The board was already 64 inches long so we didn’t need it cut it down further to fit our space. Kent just ran a router along the edge to make it smoother.
2. Paint the board
You should always use spray paint in a large well-ventilated area. Ideally, we would have done this step outdoors, but it was a little too cold here in Michigan the day we wanted to do this coat rack project.
Fortunately HomeRight sent us an awesome Spray Shelter that we could set up in our garage with the door cracked open several inches.
The Spray Shelter pops up easily like a three-sided tent. While it’s larger than you might need for just a 64-inch board, I can see how the Spray Shelter would be incredibly helpful for large dressers, chairs, furniture and other spray paint projects. It folds up small and comes with its own bag to easily store it away until our next project comes up.
We sprayed the board with several coats of spray paint, allowing time for the board to dry between each coat.
3. Choose where you will install it
This step takes a measuring tape, a pencil, and a trusty dog to supervise you. Kent measured to find and mark the center of the wall with a small pencil mark.
He also measured up from the baseboard and floor in a few places to mark the height for the coat rack. He then used the level to make sure it would, in fact, be level.
4. choose the spacing for the decorative hooks
This part can get a little tricky. We had 7 of the Bungalow Double Coat Hooks from Hickory Hardware and wanted them to be evenly spaced apart.
Starting from the center and then working our way out seemed obvious enough. However, we also wanted to hide the screws that would attach the board to the wall behind the decorative hooks.
We used a stud finder as well to make sure one or more of the screws that goes into the wall would hit a 2×4″ stud. That was an absolute necessity to give the coat rack the strength and stability to hold heavy coats and bags. Once we had all that figured out, we laid out the coat hooks and marked where they should go with a pencil.
5. Attach the board to the wall
Kent used his impact driver to secure the board to the wall in the entryway using two screws. As mentioned in the previous step, we made sure at least one of those screws went into a wall stud. You can see our pencil markings for where we want the decorative hooks to go.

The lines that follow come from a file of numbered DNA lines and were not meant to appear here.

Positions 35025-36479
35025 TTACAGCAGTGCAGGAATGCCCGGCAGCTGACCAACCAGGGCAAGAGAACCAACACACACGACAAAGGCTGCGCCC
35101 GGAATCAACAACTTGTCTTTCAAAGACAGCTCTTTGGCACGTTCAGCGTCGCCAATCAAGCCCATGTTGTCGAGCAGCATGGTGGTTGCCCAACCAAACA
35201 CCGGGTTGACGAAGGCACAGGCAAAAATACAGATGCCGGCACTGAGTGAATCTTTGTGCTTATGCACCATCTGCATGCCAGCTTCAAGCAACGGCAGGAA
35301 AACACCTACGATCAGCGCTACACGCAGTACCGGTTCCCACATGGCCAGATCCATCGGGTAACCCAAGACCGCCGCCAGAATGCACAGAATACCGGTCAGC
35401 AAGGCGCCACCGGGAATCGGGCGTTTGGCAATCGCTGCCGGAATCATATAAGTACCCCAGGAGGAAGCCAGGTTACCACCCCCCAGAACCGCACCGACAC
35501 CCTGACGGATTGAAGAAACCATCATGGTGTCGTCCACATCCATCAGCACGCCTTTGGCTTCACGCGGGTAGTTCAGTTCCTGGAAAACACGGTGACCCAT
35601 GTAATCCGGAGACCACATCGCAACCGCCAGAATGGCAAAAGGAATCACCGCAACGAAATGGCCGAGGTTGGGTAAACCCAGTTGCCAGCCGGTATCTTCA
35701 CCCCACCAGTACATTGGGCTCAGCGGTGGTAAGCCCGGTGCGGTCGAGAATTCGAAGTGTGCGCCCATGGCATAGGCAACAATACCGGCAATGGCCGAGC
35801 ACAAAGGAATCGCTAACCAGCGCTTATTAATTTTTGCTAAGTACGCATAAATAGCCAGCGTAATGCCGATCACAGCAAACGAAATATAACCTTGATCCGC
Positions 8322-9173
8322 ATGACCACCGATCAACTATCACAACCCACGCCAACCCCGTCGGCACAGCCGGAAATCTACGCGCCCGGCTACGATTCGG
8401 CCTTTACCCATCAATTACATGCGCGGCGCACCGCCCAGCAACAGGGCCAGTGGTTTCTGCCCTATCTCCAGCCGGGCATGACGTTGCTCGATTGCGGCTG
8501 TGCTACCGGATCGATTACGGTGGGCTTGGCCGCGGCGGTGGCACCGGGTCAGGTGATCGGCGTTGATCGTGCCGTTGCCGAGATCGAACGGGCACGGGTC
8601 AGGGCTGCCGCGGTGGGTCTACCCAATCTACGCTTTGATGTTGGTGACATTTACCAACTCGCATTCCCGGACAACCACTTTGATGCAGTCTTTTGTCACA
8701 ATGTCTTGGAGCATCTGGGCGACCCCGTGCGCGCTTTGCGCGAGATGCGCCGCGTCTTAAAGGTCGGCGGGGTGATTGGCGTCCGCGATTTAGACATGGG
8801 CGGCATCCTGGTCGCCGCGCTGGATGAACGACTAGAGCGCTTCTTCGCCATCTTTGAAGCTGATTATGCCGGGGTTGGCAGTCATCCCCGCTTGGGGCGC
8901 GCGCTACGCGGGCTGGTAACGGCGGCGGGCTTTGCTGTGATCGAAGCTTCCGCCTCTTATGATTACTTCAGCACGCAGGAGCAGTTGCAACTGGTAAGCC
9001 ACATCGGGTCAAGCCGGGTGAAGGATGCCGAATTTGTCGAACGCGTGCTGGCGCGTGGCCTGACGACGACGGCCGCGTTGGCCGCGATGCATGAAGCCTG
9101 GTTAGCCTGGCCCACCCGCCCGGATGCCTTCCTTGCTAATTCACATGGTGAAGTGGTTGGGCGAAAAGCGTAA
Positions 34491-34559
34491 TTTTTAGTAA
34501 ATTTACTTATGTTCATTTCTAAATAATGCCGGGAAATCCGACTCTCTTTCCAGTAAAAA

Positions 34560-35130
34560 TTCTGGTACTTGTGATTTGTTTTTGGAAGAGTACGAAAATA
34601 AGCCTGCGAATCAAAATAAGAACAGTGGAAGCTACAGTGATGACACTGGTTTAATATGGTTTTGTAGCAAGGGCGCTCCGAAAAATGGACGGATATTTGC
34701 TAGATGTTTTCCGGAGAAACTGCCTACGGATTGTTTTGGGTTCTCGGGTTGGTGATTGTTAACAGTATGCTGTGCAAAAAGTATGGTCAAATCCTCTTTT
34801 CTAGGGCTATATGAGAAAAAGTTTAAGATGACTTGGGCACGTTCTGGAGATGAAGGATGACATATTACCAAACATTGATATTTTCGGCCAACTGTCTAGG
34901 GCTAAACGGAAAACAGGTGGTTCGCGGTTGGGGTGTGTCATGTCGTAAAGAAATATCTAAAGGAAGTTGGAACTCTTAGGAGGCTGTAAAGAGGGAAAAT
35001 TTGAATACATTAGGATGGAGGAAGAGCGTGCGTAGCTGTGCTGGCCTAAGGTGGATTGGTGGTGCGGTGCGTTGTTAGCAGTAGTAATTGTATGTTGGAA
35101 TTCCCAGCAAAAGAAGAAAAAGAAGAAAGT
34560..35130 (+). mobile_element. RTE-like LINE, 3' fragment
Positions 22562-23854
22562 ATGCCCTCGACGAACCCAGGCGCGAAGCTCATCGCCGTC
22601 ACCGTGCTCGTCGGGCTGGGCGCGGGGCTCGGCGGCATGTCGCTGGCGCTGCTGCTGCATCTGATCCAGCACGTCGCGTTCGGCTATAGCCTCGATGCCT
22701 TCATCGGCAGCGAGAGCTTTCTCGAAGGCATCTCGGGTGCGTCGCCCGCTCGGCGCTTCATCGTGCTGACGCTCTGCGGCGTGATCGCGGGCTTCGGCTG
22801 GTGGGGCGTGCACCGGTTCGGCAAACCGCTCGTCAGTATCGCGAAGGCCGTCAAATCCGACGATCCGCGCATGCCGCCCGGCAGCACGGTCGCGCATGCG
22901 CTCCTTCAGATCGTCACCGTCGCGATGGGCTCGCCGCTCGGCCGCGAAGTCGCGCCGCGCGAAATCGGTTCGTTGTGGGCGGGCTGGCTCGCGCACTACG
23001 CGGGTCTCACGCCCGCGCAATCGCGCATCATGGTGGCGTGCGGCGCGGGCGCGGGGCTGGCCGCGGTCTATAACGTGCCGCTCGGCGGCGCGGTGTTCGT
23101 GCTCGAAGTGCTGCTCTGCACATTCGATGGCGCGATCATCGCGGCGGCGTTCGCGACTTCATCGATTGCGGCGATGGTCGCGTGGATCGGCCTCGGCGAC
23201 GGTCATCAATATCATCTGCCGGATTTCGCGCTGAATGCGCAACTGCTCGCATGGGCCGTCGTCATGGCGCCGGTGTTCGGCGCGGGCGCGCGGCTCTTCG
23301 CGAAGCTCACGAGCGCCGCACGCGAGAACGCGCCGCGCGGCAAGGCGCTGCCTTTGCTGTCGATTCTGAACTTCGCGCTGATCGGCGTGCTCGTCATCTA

6. Install the decorative hooks
Next, he used the same impact driver to attach each of the decorative hooks over the pencil marks. We measured from the bottom of each hook to the edge of the coat rack board to make sure it was centered vertically on the board.
The Bungalow Double Coat Hooks came with their own screws to easily attach them to the coat rack.
7. Hang any additional home decorations
We centered a nail above the coat rack where I can hang a seasonal wreath. Then on either side of the wreath, we hung framed school photos of our boys.
8. Step back and enjoy Your DIY Coat Rack
We love how great the new coat rack looks in our entryway. You will love it too!
The main floor of our home is an open concept, so you can easily see the coat rack, wreath and photos from anywhere in our living room, dining room or kitchen.
The oil rubbed bronze coat hooks go wonderfully well with all the other oil rubbed bronze knobs, light fixtures and accents we have throughout our home.
What I love the most about the new coat rack though is how quickly people gravitate towards it to hang up their jackets, bags and purses when they arrive. It’s the first thing they do or comment on after they take off their shoes at the front door.
What else should we add to our entryway to make our home more inviting for guest? Please comment below and share. We’re always looking for new ideas.
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While you’re here, be sure to check out other home decor ideas on Ideas for the Home by Kenarry® –
- 22 Insanely Creative DIY Home Organization Hacks
- Coat Hooks, Hat Racks and Organization for the Mudroom
- How to Stencil Faux Tile Around Your Fireplace
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Updated November 2019.